The Kraken has been released—on probation.
Sidney Powell, the attorney who used that catchphrase for her work to overturn the 2020 presidential election, pleaded guilty today to six misdemeanors in Fulton County, Georgia, as part of a sweeping racketeering case against Donald Trump and 16 others. Under the terms of the deal, Powell admitted she conspired to breach the election systems in Coffee County, Georgia. She recorded a proffer video with prosecutors that described the crimes and she agreed to testify at future cases. She also wrote an apology letter to citizens of Georgia and agreed to pay almost $9,000 in fines.
The plea deal appears to be a very good one for Powell—letting her off with only misdemeanors, which can be wiped from her record as a first offender if she complies with the terms of the agreement. She was set to go on trial tomorrow, alongside lawyer Kenneth Chesebro, who is accused of designing a scheme to submit false electors on behalf of Trump. (Powell still faces defamation charges from manufacturers of voting machines, and she’s an unindicted co-conspirator in Special Counsel Jack Smith’s federal case against Trump.)
“It’s a great deal. If I were her I’d be very pleased,” Anthony Michael Kreis, a law professor at Georgia State, told me. “It’s a great outcome especially if you’re engaged in what most people would say are obvious felonies.”
The question is what it gives prosecutors. Although today’s plea doesn’t offer the public any new information about prosecutors’ case or the evidence they have, it seems to have a potential to affect the overall Fulton County case in three ways. In short, Kreis told me, “I think there are a lot of people who are in more trouble than they were before.”
First, the plea simplifies the Chesebro trial. Powell and Chesebro had asked for speedy trials, rather than waiting a few months for a more standard trial. Though both are attorneys, their roles were very different. Powell, flashy and drawn to animal prints and chunky jewelry, became a household name in the weeks after the election, as she often spoke to the press about the election scheme, though her role seems to have been mostly lower-level and operational. Chesebro, by contrast, was little known and had no public profile, but worked closely with John Eastman and other lawyers on the broad contours of the paperwork coup.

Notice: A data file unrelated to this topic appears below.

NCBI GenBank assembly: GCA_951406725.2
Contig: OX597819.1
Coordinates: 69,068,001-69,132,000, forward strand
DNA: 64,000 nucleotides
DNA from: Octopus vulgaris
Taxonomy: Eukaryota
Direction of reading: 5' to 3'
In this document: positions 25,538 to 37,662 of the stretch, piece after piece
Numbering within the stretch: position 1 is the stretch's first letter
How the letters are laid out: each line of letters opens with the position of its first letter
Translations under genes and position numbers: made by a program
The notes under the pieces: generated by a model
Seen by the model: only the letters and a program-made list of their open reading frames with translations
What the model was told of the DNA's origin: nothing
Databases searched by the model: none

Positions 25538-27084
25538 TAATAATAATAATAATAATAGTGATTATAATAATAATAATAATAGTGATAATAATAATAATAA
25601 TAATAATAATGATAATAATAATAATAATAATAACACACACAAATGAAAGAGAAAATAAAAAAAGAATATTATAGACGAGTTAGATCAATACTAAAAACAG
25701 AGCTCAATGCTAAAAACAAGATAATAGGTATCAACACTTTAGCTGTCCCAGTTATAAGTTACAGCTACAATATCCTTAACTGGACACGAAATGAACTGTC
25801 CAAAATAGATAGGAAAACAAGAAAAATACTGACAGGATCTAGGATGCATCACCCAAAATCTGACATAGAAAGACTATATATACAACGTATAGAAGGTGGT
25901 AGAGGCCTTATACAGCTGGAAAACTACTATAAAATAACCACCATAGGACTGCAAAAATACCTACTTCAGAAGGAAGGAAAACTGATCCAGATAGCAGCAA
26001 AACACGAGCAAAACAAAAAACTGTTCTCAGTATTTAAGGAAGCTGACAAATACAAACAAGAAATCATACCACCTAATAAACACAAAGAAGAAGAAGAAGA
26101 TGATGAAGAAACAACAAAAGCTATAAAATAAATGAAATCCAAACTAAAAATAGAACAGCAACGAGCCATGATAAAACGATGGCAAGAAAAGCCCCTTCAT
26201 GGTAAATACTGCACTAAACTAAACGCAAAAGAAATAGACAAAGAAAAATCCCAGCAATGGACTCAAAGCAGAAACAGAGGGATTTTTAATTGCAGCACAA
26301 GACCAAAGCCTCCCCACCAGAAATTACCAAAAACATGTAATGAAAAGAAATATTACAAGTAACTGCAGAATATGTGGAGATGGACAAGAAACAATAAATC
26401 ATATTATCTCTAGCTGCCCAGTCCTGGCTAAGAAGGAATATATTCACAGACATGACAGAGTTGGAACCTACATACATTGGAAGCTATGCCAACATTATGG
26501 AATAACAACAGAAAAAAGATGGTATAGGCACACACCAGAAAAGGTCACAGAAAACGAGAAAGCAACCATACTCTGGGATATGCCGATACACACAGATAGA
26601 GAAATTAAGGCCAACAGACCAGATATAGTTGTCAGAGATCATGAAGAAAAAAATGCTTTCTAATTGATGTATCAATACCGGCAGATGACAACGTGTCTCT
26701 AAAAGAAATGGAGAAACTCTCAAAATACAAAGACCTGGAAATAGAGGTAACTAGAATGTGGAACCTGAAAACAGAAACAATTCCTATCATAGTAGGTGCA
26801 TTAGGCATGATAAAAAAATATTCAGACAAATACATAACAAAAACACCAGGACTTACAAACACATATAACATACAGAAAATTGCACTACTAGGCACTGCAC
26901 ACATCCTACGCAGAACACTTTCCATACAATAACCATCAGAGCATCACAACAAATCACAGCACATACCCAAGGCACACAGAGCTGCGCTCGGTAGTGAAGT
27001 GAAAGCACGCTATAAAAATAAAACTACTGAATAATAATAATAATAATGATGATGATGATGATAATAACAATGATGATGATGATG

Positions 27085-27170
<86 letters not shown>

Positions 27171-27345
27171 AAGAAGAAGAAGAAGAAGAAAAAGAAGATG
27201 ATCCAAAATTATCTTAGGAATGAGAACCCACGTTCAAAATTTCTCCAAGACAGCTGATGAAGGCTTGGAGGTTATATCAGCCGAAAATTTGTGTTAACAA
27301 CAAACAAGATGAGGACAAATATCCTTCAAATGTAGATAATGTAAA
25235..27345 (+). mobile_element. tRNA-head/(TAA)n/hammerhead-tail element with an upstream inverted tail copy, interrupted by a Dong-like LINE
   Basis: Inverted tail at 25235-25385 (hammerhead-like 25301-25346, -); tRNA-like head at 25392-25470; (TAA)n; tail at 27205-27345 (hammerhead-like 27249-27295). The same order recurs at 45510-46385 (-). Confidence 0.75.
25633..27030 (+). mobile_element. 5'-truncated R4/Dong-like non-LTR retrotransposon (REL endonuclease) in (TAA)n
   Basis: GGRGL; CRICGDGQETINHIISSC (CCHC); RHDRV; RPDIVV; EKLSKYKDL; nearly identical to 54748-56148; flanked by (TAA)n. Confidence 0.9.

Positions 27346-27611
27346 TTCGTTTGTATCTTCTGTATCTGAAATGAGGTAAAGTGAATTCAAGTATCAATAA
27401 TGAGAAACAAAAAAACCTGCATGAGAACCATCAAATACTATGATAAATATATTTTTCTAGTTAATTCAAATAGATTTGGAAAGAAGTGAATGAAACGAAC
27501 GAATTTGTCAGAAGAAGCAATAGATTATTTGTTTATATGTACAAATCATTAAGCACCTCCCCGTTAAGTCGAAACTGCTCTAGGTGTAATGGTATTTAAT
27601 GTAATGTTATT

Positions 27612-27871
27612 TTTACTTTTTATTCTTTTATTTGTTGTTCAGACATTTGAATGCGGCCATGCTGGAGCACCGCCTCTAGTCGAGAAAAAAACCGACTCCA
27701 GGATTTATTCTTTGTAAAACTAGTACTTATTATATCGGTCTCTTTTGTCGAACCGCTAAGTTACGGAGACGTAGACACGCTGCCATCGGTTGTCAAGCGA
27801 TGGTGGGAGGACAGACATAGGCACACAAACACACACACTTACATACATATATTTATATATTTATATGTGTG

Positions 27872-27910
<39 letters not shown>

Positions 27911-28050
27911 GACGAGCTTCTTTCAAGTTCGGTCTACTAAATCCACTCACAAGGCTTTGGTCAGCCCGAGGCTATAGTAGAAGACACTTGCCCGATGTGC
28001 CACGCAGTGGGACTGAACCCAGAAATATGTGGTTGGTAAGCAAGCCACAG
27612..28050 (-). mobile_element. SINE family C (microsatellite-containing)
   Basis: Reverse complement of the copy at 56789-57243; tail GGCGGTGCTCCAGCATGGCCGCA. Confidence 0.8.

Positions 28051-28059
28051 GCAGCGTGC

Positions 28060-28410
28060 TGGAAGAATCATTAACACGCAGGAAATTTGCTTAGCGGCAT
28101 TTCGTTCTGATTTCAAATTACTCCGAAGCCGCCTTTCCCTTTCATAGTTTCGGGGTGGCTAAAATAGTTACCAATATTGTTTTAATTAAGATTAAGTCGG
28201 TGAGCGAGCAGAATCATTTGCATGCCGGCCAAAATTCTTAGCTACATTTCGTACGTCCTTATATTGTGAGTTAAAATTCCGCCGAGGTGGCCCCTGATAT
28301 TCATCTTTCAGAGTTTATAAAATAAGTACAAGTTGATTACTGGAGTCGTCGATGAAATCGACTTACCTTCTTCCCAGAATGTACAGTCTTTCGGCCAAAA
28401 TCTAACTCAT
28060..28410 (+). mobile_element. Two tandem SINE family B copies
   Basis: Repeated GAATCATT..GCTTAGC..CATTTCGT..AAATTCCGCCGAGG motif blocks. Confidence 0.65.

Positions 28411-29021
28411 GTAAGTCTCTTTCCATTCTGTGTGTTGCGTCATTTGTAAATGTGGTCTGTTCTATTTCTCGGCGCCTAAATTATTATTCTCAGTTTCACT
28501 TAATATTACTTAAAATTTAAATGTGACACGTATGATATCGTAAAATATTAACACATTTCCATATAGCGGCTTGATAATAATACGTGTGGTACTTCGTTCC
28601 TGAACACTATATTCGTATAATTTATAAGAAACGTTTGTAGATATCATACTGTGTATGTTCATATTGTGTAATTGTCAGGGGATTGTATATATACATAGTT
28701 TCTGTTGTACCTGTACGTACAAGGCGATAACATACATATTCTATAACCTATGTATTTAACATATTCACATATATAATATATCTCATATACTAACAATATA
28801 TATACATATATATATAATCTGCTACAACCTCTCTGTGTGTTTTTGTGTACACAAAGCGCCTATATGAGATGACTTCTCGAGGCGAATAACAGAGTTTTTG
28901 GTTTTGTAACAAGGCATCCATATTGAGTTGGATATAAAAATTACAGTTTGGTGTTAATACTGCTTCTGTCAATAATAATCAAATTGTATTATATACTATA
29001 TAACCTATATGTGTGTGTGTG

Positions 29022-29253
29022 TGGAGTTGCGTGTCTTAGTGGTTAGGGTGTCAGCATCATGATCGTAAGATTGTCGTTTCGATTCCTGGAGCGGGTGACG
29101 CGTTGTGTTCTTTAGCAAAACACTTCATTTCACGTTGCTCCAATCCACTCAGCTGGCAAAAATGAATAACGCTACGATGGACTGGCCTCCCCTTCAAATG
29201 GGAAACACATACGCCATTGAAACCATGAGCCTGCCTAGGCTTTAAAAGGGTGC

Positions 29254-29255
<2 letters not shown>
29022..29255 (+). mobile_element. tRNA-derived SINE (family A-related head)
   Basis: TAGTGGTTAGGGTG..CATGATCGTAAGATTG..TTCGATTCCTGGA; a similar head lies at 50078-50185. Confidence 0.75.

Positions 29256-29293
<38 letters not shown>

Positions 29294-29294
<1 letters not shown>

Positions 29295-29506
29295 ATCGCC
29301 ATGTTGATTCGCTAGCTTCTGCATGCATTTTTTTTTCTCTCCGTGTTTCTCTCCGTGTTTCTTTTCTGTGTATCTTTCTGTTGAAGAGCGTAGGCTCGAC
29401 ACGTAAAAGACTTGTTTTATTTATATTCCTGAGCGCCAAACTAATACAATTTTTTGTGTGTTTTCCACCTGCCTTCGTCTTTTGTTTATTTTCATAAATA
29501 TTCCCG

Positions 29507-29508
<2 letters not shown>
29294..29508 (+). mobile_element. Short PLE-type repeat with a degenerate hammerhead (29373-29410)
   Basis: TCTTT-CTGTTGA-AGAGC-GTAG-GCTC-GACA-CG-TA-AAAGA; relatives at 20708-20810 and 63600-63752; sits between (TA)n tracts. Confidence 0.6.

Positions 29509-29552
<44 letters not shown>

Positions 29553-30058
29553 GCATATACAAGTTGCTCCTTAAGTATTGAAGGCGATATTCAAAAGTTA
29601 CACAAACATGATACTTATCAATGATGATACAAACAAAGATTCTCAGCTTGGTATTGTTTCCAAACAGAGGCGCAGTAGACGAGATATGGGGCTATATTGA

Removing Powell will narrow the Chesebro trial, which could help prosecutors, but it may also satisfy Chesebro, whose attorneys wanted the cases separated. “There has never been any direct contact or communication between Mr. Chesebro and Ms. Powell,” they argued in a filing last month. “Similarly, there is no correlation or overlap between the overt acts or the substantive charges associated with Mr. Chesebro and Ms. Powell.” (Chesebro rejected a deal that would have spared him prison time but required him to plead guilty to a felony and testify, ABC News reports.)
Second, Powell’s plea moves forward the Coffee County portion of the racketeering case. According to prosecutors, the conspirators arranged to unlawfully access and copy data from voting machines in the Southeastern Georgia location. Powell is the second person to plead guilty to involvement there, following Scott Hall, an Atlanta bail bondsman who copped a plea in September. Their testimony may help prosecutors to target Jeff Clark, a little known Justice Department official who attempted to lead a coup inside the department, getting Trump to appoint him acting attorney general, and to convince state legislatures to overturn election results. (He has pleaded not guilty.)
“The person in the gravest of danger [now] is Jeff Clark,” Kreis said. “Now we have a direct chain of individuals who can link Sidney Powell to Scott Hall and Scott Hall to Jeff Clark. Now there’s two witnesses who can presumably talk about the way in which Jeff Clark was not just concocting letters in his office to encourage the general assembly to overturn the election but was involved in and linked to unlawful actions in Georgia.”
The third level is the question of how other people accused in the case might react to Powell’s plea. Prosecutors likely hope that it might convince some of the lower-level defendants to conclude that their chances of beating the rap are low but also that cooperating now might produce favorable terms. Agreements to testify would, in turn, presumably make it easier to mount a successful case against the biggest names in the case—Trump, of course, as well as attorneys Eastman and Rudy Giuliani, and former White House Chief of Staff Mark Meadows. A trial for these defendants likely won’t occur until next year.
“It’s a real prisoner’s dilemma,” Kreis said. “Who’s talking, who’s doing what, what’s the deal I’m going to get? It’s a complicated set of game theory.”
How all of the remaining defendants, with all their different interests, choose to play will help determine what sort of game is being played: Powell’s conviction could be the first domino in a dramatic cascade, or simply an early piece taken off the board in a long, grueling chess match.